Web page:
If your or your child's symptoms do not improve, or if they become worse, check with your doctor. Continue to take this medicine as directed.
You or your child should not use erythromycin (Ery-Tab®), pimozide (Orap®), or quinidine (Cardioquin®) while using this medicine because of the risk of unwanted side effects.
Using this medicine for a long time or using it too much while you are pregnant (especially during the first trimester) can harm your unborn baby. Use an effective form of birth control during treatment with this medicine and for at least 1 week after the last dose. If you think you have become pregnant while using this medicine, tell your doctor right away.
This medicine may rarely cause serious liver problems. Check with your doctor right away if you or your child have stomach pain or tenderness, clay-colored stools, dark urine, decreased appetite, fever, headache, itching, loss of appetite, nausea and vomiting, skin rash, swelling of the feet or lower legs, unusual tiredness or weakness, or yellow eyes or skin.
This medicine may rarely cause a serious type of allergic reaction called anaphylaxis, which can be life-threatening and requires immediate medical attention. Call your doctor right away if you or your child have a rash, itching, hives, hoarseness, trouble with breathing, trouble with swallowing, or any swelling of your hands, face, or mouth while you are using this medicine.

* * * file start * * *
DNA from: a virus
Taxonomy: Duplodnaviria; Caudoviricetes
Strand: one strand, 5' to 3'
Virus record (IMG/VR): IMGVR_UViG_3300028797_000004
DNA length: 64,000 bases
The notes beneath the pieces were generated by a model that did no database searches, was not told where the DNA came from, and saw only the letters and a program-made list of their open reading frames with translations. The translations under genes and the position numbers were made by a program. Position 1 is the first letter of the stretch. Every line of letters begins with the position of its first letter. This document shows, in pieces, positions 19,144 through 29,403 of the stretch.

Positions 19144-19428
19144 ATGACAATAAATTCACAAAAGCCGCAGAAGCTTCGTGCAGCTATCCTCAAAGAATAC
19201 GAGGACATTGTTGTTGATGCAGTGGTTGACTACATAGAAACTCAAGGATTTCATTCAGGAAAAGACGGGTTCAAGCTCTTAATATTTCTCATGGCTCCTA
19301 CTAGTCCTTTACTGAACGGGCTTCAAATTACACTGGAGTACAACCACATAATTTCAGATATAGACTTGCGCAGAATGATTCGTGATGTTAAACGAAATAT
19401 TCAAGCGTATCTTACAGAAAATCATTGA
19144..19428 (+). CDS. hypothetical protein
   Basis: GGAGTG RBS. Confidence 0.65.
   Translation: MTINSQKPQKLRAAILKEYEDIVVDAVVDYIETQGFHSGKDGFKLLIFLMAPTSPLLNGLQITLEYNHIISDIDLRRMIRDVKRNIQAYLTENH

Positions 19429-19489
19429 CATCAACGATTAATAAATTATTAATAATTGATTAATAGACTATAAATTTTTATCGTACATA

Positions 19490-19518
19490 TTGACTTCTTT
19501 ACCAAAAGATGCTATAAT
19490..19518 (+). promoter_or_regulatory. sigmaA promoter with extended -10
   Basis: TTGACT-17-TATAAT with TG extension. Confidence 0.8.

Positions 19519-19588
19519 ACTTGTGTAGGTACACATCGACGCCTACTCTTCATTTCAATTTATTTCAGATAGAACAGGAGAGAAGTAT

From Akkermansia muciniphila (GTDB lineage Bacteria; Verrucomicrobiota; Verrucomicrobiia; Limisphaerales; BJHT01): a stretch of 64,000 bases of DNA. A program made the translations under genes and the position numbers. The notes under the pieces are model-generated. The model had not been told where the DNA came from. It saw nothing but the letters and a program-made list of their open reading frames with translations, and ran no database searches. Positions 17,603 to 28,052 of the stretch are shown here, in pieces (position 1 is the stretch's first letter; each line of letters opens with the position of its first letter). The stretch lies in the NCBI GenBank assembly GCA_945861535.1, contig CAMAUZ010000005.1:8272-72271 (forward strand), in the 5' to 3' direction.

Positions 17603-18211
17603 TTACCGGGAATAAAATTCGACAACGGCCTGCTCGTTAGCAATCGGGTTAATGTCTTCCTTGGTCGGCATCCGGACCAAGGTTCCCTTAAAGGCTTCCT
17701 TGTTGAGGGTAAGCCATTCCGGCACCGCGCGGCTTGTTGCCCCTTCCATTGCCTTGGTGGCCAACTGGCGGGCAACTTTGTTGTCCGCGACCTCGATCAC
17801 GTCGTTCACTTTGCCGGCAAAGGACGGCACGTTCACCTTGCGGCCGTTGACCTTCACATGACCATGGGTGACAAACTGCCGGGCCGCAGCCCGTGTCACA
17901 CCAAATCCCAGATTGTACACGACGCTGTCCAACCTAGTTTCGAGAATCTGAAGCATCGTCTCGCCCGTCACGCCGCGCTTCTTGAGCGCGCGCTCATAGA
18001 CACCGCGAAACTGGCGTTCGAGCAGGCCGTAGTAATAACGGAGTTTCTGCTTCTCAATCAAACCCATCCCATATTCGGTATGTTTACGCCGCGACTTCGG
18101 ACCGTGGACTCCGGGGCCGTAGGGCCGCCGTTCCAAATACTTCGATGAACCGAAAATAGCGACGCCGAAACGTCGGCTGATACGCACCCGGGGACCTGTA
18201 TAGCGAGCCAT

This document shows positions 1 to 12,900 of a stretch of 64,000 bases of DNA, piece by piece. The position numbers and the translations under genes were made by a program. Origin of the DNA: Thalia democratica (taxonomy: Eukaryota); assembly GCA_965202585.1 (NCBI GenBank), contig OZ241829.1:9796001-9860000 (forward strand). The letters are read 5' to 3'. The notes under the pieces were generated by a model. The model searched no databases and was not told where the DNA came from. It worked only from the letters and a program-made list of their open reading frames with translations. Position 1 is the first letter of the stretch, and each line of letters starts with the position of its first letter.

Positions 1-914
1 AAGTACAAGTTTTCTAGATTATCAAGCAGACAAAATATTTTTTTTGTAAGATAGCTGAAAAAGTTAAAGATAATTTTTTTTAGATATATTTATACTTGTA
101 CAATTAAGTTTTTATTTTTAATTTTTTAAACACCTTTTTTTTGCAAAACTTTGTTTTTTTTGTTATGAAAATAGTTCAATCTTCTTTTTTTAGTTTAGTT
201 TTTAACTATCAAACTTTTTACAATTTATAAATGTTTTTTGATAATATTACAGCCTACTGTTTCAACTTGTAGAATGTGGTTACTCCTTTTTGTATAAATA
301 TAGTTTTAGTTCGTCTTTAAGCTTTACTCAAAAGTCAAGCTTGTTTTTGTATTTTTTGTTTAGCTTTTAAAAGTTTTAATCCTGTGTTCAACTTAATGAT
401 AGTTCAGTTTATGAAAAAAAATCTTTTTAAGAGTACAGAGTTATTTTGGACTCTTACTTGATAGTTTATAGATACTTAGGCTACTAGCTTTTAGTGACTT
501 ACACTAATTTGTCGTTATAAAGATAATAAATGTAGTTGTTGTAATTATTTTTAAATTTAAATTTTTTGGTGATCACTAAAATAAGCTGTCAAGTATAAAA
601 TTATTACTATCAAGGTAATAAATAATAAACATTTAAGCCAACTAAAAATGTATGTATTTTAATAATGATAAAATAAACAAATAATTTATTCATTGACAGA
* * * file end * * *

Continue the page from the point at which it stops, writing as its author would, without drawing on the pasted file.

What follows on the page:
Serious skin reactions can occur in certain people during treatment with this medicine. Check with your doctor right away if you or your child start having a skin rash, itching, or any other skin changes while using this medicine.
Contact your doctor right away if you have any changes to your heart rhythm. You might feel dizzy or faint, or you might have a fast, pounding, or uneven heartbeat. Make sure your doctor knows if you or anyone in your family has ever had a heart rhythm problem including QT prolongation.
This medicine may cause adrenal gland problems. Check with your doctor right away if you have darkening of the skin, diarrhea, dizziness, fainting, loss of appetite, mental depression, nausea, skin rash, unusual tiredness or weakness, or vomiting.
This medicine may cause some people to become dizzy, drowsy, or less alert than they are normally. Do not drive or do anything else that could be dangerous until you know how this medicine affects you.